Of course, one can argue that the results in this paper do not depend on additional assumptions like restricted eigenvalue conditions or alike. However, in this case, a sublinear convergence rate may give more meaningful prediction of the algorithmic behavior for a finite precision, than linear rates with tiny exponents. Theoretical and empirical comparisons in this regard are needed to further reveal the relevance of this work.
This paper shows fast convergence of proximal gradient and Newton methods under the Constant Nullspace Strong Convexity assumption. The fast rates obtained do not depends on additional assumptions such as restricted eigenvalue conditions, but can be very weak to predict realistic behavior of the algorithms. Further remarks and analysis regarding relevance of CNSC in real or random data can be more helpful.

Submitted by Assigned_Reviewer_32

Q1: Comments to author(s). First provide a summary of the paper, and then address the following criteria: Quality, clarity, originality and significance. (For detailed reviewing guidelines, see http://nips.cc/PaperInformation/ReviewerInstructions)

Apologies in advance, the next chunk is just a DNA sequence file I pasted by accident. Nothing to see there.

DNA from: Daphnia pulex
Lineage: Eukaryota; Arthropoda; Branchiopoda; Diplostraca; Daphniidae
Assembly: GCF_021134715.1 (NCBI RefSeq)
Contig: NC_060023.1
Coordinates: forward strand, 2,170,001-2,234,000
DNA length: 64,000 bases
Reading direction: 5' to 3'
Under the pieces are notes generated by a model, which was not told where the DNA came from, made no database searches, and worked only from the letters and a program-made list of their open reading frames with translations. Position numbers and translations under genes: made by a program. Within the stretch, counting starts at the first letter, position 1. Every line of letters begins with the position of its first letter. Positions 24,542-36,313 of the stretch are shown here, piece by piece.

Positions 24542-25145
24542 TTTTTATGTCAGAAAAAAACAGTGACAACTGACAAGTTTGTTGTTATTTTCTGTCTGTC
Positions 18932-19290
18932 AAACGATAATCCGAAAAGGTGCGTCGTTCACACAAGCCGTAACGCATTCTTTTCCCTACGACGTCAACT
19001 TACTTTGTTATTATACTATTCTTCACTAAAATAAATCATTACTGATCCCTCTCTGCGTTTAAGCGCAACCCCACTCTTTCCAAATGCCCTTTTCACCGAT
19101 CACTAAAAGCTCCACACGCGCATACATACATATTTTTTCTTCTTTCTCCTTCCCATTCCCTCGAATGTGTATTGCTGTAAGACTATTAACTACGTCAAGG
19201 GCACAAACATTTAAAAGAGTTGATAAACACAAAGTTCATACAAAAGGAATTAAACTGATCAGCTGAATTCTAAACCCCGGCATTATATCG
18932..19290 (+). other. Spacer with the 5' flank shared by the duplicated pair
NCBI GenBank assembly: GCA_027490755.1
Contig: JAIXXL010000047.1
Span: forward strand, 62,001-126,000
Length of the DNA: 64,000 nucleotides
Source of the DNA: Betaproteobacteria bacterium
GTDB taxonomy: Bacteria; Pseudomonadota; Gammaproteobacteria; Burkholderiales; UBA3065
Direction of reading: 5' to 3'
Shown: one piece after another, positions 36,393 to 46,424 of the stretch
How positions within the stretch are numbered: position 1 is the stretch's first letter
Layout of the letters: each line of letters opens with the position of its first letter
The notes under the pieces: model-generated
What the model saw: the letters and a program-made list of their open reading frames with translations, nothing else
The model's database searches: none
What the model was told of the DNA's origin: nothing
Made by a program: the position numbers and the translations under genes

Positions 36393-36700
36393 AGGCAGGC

This paper proposes a new sufficient condition for guaranteeing the convergence of proximal gradient method and proximal Newton method. The results are interesting and important. But the presentation is not very clear. My detailed comments are as follows.

Line 128: to better motivate the new condition, the authors should provide more detailed examples. For example, how does logistic regression satisfy the new condition? What is the corresponding T here?

Theorem 2: it should be commented that the error bound constant \theta(\bar{X}) is not known in practice. So this result is only of theoretical use.

Section 4 in page 7: again, what is T in this part? Since this is crucial to the analysis, it is better to give more explanations on T. For example, in Section 5, the authors considered logistic loss function again. So what is T here for this function?